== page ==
Year 4

Earn a minimum of 18 credits

Complete at least three- 3 credit courses each semester (6 courses total) towards your Science or Commerce degree

For specific requirements, visit our academic calendar:

Phase 7 — ME Rating
  • 7.2 hours Dual Flight Instruction
  • 1.2 hrs ME Flight Test
  • 7.0 hours PGI

The training hours above are taken from MFC's Training Manual and represent Transport Canada-approved minimums. Individual ability varies and more time may be spent on different aspects.

Do not underestimate the short hours in this phase.

Multi-training is intense, the hours are short because each operating-hour is prohibitively expensive. You should be preparing very hard prior to each flight with "chair-flying". Plus, aircraft snags are common with the twin-engine Seminole aircraft so while under ideal conditions this is a 2-week long phase, it can take twice that to complete.

Those who are on-schedule will endeavour to finish this in Sept./Oct., before nasty and colder weather comes around in Nov., Dec.

Phase 8-9 — IFR Rating

The IFR rating training can occur concurrently with Multi-Engine training, as long as IFR groundschool has commenced. This is done because weather and aircraft availability can delay ME training substantially, so Phase 8, which is IFR in the flight training device (sim), can be done when other factors are limiting.

  • 10.9 Dual Flight Instruction in the PA44 Seminole twin-engine airplane
  • 1.3 allocated for the IFR flight test
  • 3.0 hours PGI

The training hours above are taken from MFC's Training Manual and represent Transport Canada-approved minimums. Individual ability varies and more time may be spent on different aspects.

» Milestone: IFR Written Exam (INRAT) must be successful before flying into Phase 9 is allowed. Therefore, book it with TC for as soon as MFC IFR primers are scheduled to be completed.

IFR is the bread and butter of a commercial pilot. Many skills you have learned up to now will be put to the test in the simulator and later in the airplane flying under IMC or simulated IMC.

IFR training takes time, and a lot of consolidation of learning occurs between learning activities. Unfortunately, it tends to get rushed for various reasons, leaving students with a challenging written and flight test experience.

Just like cramming for a final, while you may pass the course and maybe even do fairly well, overall comprehension, retention and mastery of the subject does not get achieved. For why this is a problem, see the first sentence.

» Milestone: IFR Flight Test normally will be completed as soon as Phase 9 is complete. Typically for most students this occurs in Jan., Feb., or Mar. of Y4 MtA, but again middle of winter weather favours flying. As we get into March and spring looms, weather gets nastier.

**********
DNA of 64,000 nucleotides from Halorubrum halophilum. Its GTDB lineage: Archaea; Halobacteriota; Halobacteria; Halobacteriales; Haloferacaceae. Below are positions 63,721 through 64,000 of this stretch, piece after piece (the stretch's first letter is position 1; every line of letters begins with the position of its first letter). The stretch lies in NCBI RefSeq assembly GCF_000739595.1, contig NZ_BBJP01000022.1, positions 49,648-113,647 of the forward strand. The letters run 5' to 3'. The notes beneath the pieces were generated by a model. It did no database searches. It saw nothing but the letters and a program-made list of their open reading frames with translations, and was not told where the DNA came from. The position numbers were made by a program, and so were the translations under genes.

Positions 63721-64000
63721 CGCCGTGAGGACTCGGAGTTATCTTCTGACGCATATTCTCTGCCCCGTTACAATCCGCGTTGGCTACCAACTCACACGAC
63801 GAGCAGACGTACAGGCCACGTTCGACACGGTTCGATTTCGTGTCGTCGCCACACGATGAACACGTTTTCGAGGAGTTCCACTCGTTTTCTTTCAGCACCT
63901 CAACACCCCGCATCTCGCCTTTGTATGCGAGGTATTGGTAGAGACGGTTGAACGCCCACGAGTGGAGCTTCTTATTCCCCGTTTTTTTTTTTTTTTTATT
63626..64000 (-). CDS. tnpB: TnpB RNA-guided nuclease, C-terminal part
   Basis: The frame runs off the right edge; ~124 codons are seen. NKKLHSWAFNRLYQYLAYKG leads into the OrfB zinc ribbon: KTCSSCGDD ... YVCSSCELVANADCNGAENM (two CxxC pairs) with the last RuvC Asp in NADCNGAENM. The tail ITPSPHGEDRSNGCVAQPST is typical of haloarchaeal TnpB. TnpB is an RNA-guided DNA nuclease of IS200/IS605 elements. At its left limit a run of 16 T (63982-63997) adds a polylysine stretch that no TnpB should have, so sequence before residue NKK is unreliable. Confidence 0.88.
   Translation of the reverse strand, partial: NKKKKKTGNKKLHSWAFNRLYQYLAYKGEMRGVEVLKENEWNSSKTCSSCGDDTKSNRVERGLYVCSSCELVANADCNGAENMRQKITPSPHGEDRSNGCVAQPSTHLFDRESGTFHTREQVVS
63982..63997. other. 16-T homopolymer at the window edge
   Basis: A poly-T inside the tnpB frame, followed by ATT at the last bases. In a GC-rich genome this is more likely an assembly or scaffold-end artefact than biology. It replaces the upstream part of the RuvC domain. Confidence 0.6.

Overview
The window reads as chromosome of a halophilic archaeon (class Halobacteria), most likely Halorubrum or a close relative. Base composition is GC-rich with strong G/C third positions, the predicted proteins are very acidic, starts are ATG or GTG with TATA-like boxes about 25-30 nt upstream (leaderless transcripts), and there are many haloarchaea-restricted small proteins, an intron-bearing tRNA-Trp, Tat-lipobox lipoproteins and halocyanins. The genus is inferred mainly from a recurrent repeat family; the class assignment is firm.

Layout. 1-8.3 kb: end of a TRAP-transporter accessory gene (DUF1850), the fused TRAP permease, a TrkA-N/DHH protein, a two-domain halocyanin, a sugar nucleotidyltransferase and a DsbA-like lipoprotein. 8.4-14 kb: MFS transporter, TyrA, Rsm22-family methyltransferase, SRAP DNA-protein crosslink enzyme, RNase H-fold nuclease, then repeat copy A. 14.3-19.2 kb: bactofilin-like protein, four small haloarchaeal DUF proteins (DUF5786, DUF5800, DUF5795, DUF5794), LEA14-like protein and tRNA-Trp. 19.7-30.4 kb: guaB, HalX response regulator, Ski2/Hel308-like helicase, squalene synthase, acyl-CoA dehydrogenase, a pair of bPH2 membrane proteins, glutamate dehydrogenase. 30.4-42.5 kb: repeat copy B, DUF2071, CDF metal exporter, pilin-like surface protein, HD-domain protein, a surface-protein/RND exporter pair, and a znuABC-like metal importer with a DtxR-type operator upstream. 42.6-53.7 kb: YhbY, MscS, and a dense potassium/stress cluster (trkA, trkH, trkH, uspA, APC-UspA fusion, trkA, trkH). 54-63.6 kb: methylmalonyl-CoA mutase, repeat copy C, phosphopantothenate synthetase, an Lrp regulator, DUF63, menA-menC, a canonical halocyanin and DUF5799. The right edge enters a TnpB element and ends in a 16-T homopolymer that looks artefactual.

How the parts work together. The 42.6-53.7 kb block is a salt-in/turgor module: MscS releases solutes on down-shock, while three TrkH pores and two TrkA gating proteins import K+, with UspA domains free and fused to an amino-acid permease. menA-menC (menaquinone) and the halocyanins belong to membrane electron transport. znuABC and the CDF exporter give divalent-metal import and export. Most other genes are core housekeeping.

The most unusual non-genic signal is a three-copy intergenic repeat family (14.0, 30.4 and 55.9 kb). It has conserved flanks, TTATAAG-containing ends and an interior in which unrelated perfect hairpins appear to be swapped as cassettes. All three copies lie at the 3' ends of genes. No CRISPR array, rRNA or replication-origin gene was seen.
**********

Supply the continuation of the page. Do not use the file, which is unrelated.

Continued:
Multi-Crew Coordination/Turbine Operations
  • 18.5 hours Multi-Crew Coordination in BE200 King Air Simulator
  • 4.5 hours PGI

The training hours above are taken from MFC's Training Manual and represent Transport Canada-approved minimums. Individual ability varies and more time may be spent on different aspects.

This phase is designed to give you a glimpse of multi-crew coordination, and operating a high-performance turbine-powered aircraft.

Flights in this phase take place with a partner pilot, and are LOFT-style, which means line-oriented flight training.

LOFT is also the most common type of training and recurrent training airlines and most larger operators will use to test you prior to hiring you, as well as during your time there with them.

To get the most out of this phase, you should pretend it is your first job, and that you were just hired, and that you are now undergoing initial training in preparation to pass your first PPC (pilot proficiency check).

Aside from paying attention in groundschool, it may help to see it as a role in a play or movie. You will learn your lines, act and react as procedures, and as "the book" dictates. That way, during the sim event, you can practice working together under demanding situations that require problem-solving, communication, and quick-thinking.

This is a very fun phase, and excitingly dangerous scenarios can be explored with your sim partner and instructor. For example, gear malfunctions, engine failures, severe icing, or explosive decompression, and even operating while extremely fatigued. However, a lack of preparation will lead to many frustrations for you and your instructor. As you would have found out by Y4, what you give into it governs how much you can get out of it.

This phase has no-jeopardy, i.e. there is no test at the end. Consequently, some people do not take it seriously. It is up to you, but it is a substantial amount of money, and the experience can be very enriching and useful down the line to you.

 

Program total flying hours

The hours below are the absolute minimum you will achieve under the IATP program offered by MFC Training.

Phase 1-11
PGI 59.5
Dual 87.4
Solo 100.0
Total 187.4
Hood 40.4
FTD 35.5 Inst (49.1)
Solo XC 60.2